Chris Nelson Steals Home to Give Rockies Comeback Win Over Reds
But the Rockies -- naturally, the Rockies -- gave us a refresher course in the magic of the season's final month Thursday afternoon. As if it wasn't enough to complete a four-game sweep of the first-place Reds with a 6-5 comeback victory, Colorado scored the eventual winning run on a steal of home plate.
Rookie pinch-runner Chris Nelson did the honors in the eighth inning, racing to the plate just about literally under Reds pitcher Nick Masset's nose. Masset, a right-hander working from the stretch with one out and Melvin Mora on first base, had an epic brain cramp as Nelson found him inattentive and took off for home plate. And when Masset heard his teammates yelling that a runner was going, he first looked toward second base, not home plate where Nelson was sliding safely home without a throw. (Watch the video here.)
Rockies manager Jim Tracy said the play in question was supposed to be a squeeze but Nelson took off too soon. Luckily for the Rockies, he kept his cool better than Masset did.
"Completely my mistake," Masset told reporters. "It's embarrassing. Never should have happened."
Once Huston Street set the Reds down in order in the ninth to close out the victory, the game could officially take its place among the best of the season.
Before Nelson's mad dash, those at a half-full Coors Field watched the home team come back from a 5-0 deficit to tie the game with help from a two-run homer by Jason Giambi and a solo shot by Troy Tulowitzki -- the latter more of a wind-blown pop-up.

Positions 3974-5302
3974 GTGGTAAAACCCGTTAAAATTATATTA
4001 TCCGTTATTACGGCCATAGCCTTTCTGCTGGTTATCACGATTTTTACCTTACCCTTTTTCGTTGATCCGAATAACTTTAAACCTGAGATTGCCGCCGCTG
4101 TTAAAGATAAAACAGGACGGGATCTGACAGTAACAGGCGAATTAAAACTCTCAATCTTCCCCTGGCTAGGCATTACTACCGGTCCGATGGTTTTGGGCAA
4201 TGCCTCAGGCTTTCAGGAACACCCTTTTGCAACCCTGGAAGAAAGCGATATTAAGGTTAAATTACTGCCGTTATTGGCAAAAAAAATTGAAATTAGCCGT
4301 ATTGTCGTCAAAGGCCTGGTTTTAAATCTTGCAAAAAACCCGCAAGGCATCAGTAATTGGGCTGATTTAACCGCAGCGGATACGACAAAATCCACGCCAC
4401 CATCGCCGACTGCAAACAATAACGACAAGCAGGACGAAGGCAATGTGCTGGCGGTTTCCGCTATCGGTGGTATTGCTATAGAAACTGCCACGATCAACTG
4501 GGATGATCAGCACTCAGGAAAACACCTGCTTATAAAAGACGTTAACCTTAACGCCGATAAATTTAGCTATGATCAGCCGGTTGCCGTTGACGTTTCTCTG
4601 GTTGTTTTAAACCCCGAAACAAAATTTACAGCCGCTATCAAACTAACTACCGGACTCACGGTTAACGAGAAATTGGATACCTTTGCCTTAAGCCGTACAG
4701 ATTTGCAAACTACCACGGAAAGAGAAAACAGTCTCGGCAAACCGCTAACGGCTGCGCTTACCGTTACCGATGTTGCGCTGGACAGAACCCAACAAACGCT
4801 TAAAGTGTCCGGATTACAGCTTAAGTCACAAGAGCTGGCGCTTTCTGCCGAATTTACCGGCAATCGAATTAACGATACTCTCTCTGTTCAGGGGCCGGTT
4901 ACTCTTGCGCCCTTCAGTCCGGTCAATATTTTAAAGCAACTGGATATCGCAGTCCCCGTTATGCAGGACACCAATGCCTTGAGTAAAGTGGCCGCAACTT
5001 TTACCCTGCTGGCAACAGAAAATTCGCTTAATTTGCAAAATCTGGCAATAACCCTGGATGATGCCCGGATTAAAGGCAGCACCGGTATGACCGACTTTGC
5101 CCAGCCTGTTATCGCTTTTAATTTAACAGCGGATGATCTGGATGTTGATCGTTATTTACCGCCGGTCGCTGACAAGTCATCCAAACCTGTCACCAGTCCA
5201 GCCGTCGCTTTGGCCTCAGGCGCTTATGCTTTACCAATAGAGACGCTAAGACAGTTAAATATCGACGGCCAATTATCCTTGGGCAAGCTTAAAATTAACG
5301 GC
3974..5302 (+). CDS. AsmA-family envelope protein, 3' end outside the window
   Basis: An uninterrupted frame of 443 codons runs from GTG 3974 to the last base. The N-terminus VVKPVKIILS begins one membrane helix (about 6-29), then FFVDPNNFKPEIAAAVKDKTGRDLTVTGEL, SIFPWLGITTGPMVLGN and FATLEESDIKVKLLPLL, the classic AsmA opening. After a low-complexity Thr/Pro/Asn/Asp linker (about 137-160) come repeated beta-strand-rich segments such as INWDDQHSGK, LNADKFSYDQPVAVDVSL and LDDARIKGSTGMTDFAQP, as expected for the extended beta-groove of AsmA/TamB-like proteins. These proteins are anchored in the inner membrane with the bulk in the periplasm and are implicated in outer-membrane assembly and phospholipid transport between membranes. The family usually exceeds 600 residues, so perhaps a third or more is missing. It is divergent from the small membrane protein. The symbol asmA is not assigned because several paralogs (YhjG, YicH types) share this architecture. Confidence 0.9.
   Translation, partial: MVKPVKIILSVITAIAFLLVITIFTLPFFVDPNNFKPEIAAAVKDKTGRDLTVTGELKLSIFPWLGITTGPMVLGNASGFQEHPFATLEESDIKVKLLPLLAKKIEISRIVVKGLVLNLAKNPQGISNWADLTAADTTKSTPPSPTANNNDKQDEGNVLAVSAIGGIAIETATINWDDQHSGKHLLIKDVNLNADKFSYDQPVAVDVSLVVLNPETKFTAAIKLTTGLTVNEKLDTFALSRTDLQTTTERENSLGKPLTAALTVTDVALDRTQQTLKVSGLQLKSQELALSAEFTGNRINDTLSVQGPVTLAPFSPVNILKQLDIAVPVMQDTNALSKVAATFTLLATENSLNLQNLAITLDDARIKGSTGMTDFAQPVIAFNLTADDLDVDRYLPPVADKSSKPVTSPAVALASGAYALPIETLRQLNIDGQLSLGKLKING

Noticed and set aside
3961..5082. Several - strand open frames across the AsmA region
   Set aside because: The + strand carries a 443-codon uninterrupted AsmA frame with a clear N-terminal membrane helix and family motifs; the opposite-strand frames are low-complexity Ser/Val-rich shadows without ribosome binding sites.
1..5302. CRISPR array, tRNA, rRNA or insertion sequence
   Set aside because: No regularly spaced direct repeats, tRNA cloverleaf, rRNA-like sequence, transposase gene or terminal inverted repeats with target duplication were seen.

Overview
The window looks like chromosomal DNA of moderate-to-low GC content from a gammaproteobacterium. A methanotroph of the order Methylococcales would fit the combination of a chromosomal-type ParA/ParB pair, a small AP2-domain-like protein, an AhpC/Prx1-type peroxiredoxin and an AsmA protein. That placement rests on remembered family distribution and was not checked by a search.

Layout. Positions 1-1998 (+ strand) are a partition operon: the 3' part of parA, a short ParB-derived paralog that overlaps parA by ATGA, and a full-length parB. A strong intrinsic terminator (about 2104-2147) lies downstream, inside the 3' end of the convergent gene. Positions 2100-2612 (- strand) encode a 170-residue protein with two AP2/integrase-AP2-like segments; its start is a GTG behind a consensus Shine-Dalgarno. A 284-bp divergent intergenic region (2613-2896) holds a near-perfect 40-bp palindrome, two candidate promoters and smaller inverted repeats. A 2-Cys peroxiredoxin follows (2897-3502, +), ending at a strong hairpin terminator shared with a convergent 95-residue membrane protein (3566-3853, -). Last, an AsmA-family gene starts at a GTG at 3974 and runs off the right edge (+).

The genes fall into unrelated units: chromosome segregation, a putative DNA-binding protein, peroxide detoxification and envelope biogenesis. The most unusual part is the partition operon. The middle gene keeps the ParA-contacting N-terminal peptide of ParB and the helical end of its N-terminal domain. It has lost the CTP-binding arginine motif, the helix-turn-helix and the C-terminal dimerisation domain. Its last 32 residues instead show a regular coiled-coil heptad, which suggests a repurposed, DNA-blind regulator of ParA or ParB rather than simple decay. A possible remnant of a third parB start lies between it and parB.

And the most electric moment of the game prior to the eighth didn't even involve a run crossing the plate. The Rockies had the bases loaded with one out in the seventh when MVP candidate and Triple Crown threat Carlos Gonzalez stepped to the plate to face the man everyone wants to see on the pitcher's mound, fireballing reliever Aroldis Chapman. Gonzalez fouled off Chapman's first two offerings -- an 86-mph slider and a 101-mph fastball -- before grounding into an inning-ending double play on a 103-mph heater.
Clinging to a 5-4 lead at that point, the Reds could reasonably have believed they had weathered the worst of what the Rockies could throw at them. But then Nelson entered the picture, pinch-running for Giambi after the slugger drew a walk. Nelson went to third on the Joey Votto error that put Mora on first, and after Ryan Spilborghs struck out, Nelson made his move for the plate.
It was his first stolen base in the major leagues and represented the first straight steal of home against the Reds since the Padres' Eric Owens did it more than a decade ago, on May 21, 1999.
With the Rockies winning and the Reds losing Thursday, there is perhaps a bit more hope for the pursuers in the NL races. It will still take quite a run for the Cardinals to overtake the Reds, and the Rockies are faced with leapfrogging both the Padres and Giants in the NL West, but stranger things have happened. And they usually seem to involve the Rockies.